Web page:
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Pesach 5780




I have always loved God for rebuking the angels when, seeing the Egyptians drown in the Sea of Reeds (Talmud, Megillah 10b and Sanhedrin 39b), they burst into song. But the Israelites, newly and safely arrived on the other shore, also sing triumphantly (Shirat Hayam), completely oblivious to the fact that in order to save them and nudge them toward a better life, God has had to sacrifice so many of his other children, and is weeping at their loss. And God is silent.

In 5780 the plague is not only killing the Egyptians, it is killing both the Egyptians and the Israelites. And everyone else, too.

At the seder we are to experience what our ancestors went through, as though we had actually been there. At this year’s seder I found myself reliving the story of the Israelites, and the story of the Egyptians at the same time. Maybe the latter more so. Mitzraim, the narrow place we must pass through to emerge as free and responsible individuals, is here. Right here. And right now.

Do you always giggle a little when you get to the ten plagues, focusing on the choreography of putting drops of wine on your plate in order to avoid thinking of what is really happening? Innocent people, old and young, children, are dying. And today this is not a story in a book, it is what is happening outside your window, it is happening especially in the homeless shelters and the nursing homes, and on the streets. We sacrifice the infirm of body and mind and of matter, while we hide in our houses and have the groceries delivered.

Tzedek, tzedek, tirdof! Is it just that so many of the Egyptians should have died as a result of the plagues unleashed by a God fearing for his people, but with the full complicity of Moses and Aaron who invoke magic tricks and oratorical skills that don’t come easily to Moses the stuttere? Is it just that so many die, that all the Egyptian firstborn die, and all the Israelite firstborn escape?

Moses is at first an unwilling accomplice. Chosen by God, he hides behind his speech impediment, arguing that no one will ever listen to him and take him seriously. But it happens, and his sidekick Aaron plays his part. They are a great duo. But the Egyptians suffer, and so many die. And God weeps for his children.

Should Moses have said, No? His great-great-great-great-grandfather Abraham held God to account when the cities of Sodom and Gomorrah, and all their inhabitants were to be destroyed. Abraham issues a challenge: Shall not the Judge of all the Earth act justly? In the end only Abraham’s nephew Lot and his daughters are saved. But this is not what Abraham asked for.

On the other hand, this is the same Abraham who obeyed God without question and showed himself willing to sacrifice his son Isaac. Like Moses, he is at one time uber-obedient, and at another time possessed of a sense of justice that is undeniable, and that will challenge even the Holy One.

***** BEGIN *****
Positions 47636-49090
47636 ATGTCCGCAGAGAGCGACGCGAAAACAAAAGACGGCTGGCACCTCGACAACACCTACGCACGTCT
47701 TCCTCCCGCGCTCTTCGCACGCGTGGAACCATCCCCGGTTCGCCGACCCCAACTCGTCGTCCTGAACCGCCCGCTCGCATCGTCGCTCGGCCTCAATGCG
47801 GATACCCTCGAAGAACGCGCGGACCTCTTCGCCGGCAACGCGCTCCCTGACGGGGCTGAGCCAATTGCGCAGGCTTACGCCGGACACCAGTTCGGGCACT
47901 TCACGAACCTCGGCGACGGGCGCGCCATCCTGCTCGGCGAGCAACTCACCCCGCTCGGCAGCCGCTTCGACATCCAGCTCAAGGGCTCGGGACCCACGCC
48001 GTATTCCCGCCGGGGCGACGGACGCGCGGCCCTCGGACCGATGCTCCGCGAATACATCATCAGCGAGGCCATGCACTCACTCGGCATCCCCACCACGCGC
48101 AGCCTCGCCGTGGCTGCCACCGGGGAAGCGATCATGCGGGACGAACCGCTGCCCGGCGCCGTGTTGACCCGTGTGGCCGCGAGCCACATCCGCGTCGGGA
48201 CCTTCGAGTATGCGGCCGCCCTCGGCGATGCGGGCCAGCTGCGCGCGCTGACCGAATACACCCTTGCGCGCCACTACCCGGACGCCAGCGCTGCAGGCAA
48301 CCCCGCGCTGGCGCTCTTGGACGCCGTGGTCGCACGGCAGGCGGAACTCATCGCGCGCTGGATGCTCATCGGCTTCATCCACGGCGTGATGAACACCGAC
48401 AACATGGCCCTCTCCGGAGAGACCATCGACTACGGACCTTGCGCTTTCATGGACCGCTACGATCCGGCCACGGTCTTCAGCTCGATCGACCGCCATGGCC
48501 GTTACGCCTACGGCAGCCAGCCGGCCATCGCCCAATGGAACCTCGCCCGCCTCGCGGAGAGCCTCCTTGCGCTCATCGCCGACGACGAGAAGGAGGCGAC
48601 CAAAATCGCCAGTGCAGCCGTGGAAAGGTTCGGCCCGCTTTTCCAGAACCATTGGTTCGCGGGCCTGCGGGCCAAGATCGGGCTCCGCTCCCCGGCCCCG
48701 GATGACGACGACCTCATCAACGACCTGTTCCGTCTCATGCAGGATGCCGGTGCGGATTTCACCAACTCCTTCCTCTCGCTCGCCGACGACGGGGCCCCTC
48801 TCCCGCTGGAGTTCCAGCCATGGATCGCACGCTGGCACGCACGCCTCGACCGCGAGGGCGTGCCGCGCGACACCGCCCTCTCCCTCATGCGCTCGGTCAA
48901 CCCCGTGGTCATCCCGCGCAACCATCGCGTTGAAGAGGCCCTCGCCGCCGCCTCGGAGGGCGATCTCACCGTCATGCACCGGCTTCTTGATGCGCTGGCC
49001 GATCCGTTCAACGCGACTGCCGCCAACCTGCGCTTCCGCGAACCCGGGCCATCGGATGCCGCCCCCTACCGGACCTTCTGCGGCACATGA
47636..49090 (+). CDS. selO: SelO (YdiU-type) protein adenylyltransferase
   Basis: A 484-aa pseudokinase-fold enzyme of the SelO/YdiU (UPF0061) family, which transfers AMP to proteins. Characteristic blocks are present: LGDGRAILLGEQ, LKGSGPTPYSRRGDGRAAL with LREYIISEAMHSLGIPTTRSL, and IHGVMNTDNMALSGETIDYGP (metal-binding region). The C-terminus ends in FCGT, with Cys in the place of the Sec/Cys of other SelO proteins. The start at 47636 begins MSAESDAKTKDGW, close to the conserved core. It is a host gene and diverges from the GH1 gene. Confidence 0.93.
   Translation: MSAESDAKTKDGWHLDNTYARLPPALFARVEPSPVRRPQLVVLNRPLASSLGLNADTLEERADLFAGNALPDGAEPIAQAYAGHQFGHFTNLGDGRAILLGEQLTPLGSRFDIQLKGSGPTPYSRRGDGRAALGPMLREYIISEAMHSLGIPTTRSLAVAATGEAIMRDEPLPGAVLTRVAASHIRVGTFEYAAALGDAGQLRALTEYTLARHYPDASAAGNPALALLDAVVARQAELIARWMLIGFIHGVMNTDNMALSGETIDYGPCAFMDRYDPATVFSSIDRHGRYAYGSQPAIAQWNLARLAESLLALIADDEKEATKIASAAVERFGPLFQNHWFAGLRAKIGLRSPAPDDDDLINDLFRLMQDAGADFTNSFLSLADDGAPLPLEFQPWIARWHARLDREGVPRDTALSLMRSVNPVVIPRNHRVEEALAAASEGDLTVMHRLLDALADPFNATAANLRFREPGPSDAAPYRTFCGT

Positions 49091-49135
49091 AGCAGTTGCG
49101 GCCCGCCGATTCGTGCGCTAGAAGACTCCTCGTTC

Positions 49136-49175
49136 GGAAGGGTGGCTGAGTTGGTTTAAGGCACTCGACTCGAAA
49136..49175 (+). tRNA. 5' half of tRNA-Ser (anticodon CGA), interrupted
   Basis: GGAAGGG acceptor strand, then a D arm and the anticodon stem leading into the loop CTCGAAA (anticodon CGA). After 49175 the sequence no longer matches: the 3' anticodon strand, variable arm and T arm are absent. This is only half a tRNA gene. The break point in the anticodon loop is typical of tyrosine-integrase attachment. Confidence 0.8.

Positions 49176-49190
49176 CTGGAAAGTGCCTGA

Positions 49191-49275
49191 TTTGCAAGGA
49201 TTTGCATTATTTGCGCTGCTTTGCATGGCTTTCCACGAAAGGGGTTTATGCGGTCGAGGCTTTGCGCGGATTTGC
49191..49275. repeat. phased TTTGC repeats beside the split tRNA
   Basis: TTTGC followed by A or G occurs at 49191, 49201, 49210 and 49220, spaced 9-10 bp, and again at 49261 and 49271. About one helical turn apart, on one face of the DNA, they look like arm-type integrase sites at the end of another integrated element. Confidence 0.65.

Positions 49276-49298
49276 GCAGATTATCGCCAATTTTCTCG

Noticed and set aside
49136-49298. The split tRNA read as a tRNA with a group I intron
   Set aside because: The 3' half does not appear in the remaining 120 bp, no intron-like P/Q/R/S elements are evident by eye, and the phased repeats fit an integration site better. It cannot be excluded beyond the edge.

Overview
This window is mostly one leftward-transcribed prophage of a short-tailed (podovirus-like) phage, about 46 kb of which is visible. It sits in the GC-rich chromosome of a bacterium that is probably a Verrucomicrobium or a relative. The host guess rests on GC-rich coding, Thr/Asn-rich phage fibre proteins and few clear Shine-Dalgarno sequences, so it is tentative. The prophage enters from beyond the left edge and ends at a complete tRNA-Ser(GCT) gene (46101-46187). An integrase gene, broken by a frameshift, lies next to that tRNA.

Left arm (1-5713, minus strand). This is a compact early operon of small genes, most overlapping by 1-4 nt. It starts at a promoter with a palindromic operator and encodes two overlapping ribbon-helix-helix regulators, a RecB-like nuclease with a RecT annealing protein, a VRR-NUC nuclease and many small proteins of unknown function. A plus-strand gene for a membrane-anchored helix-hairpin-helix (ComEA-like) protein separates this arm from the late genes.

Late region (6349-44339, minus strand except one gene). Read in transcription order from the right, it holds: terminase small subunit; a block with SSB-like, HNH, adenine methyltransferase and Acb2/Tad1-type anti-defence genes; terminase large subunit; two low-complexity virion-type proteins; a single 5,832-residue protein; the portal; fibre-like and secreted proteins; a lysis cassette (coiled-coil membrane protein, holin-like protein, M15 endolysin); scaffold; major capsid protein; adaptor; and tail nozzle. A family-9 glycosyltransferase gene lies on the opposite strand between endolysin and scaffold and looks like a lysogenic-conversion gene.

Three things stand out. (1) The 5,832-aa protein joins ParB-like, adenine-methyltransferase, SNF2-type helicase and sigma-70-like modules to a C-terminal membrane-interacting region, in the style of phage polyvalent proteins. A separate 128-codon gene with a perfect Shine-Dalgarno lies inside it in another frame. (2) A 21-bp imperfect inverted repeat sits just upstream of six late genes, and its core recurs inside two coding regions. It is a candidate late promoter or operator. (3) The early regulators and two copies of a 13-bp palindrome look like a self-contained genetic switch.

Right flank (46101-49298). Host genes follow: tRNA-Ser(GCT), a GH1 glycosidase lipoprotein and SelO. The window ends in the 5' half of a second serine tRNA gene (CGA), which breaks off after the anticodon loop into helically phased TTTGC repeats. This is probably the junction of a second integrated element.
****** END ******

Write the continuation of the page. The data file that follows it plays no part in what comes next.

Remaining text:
After this year, Pesach will never be the same. It seems to me that we have accepted the story as finished and unalterable, so we find ways to justify what cannot be justified, because we feel that it would be wrong to question our traditions.

But have Jews not always questioned, bickered, refused to accept, changed the script? God weeps as the Egyptians die from the plagues Godself has unleashed on them. Did we deserve to be rescued that way? Does God love us so much that God killed his other children to give us food and shelter and life. We owe something in return, don’t we? Have we been repaying that debt by living holy lives, looking after the old and infirm, and keeping our world the wonderful place it was created to be?

We have been hard at work destroying the natural world by turning it into a garbage dump, we have not worried about the dozens of species of plant and animal that are becoming extinct every day. We have been killing and devouring other sentient beings (they too God’s creatures) simply because we can, and because we are stronger, because we have weapons and means far superior to the defenses cows and pigs, sheep, chickens, turkeys and the many species of fish can put up. And our grandfathers and grandmothers, warehoused unto death in so-called nursing and retirement “homes”—what have we done?!

Tate in Himl, forgive me for my part in this. Let me grow, let me understand my guilt and learn to love more fully, grieve more wholly, argue with more passion and without regard to consequences, and be there for all your children, whatever they may be called, and however many legs they may have. I will make time for all your creatures, Tatele, I will take care of them, and of your world. Please let them live.

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